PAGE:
Payload + Nodemailer: Free and Extensible Email Integration

Payload + Nodemailer

Email is one of those prerequisites to every project that you never remember to handle thoroughly, and it can be easy or hard depending on what tools you’re working with. Payload tries to make this as easy as possible.

With Payload, you don't have to abandon what you're already familiar with. Stick to your trusty SMTP if you like to keep things simple. Or, if you're a fan of Gmail or Outlook, go ahead and integrate them with ease. You can even bring in other powerful email service tools like SendGrid, Resend, HubSpot and more.

Integrating email with Payload is free, flexible and highly extensible. No matter what kind of emails you need to send – from newsletters, transactional and marketing emails, to those crucial authentication emails – we've got you covered.

In this post, we’ll walk through the process of configuring email with Payload and cover everything you need to get up and running. Let’s dive in!

How It Works

Payload utilizes Nodemailer to produce a versatile email transporter which can then be used anywhere in your application.

For those who are new to Nodemailer, it is a powerful module in the Node.js ecosystem that greatly simplifies the process of sending email. We recommend taking a look at the Nodemailer docs if you want to learn more.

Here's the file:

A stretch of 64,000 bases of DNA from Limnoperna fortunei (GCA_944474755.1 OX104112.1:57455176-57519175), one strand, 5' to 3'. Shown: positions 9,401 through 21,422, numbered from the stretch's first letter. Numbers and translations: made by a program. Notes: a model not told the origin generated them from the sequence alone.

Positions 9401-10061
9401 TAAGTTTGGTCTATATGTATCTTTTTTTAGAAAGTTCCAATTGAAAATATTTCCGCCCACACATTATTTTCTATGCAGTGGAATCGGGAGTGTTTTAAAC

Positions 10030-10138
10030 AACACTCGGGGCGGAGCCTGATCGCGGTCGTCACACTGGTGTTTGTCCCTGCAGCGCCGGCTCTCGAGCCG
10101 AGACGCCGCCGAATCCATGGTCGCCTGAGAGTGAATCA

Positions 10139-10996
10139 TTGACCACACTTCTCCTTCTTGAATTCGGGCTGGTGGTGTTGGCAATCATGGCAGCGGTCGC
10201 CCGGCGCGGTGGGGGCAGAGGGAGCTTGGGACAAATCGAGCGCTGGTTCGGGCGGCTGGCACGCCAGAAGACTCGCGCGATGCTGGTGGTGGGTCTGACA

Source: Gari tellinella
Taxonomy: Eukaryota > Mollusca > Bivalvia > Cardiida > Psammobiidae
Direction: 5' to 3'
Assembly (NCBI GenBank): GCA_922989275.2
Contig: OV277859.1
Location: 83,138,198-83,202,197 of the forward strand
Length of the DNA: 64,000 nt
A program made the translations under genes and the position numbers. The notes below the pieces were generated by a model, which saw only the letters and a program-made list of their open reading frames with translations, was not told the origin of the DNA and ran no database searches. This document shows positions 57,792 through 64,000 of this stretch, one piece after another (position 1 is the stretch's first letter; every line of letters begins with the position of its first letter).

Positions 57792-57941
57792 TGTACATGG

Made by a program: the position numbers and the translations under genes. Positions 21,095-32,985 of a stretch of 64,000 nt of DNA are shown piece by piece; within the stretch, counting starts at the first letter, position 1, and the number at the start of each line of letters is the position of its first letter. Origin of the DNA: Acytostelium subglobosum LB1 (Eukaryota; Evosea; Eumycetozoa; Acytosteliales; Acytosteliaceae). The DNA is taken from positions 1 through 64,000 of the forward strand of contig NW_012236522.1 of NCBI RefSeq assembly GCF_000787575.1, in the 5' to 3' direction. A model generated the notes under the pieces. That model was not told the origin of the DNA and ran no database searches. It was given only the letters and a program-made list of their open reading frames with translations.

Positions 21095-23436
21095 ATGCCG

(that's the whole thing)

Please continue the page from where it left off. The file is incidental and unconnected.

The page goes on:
If you have used Nodemailer before, this process will be familiar. Simply create a new transport and pass it to the email property in  your payload.init() function.

Once you add your email configuration, you can send emails from anywhere in your application simply by calling Payload.sendEmail({}). Neat, huh?

Configuration

The email property takes the following options:

  • fromName* - required
  • fromAddress* - required
  • logMockCredentials - will output your credentials to the console on startup
  • transportOptions - pass in your options and let Payload create the transport for you
  • transport - manual create a transporter using nodemailer.createTransport({})

There are two ways to create a Nodemailer-compatible transport:

  1. Use by passing transportOptions and let Payload do it for you
  2. Pass a full transport if you want to create it yourself or are using a separate package to do this for you

If you are on version 1.7.0 or later, you can add your email options directly in to your payload.config.

For versions < 1.7.0 you will need to pass your email options to payload.init() which is usually found in the server.ts file. After adding your email options, your payload.init() or payload.config should look something like this:

export const email = {
fromName: 'Admin',
fromAddress: 'admin@example.com',
logMockCredentials: true,
// Use either transportOptions or transport, you will not need both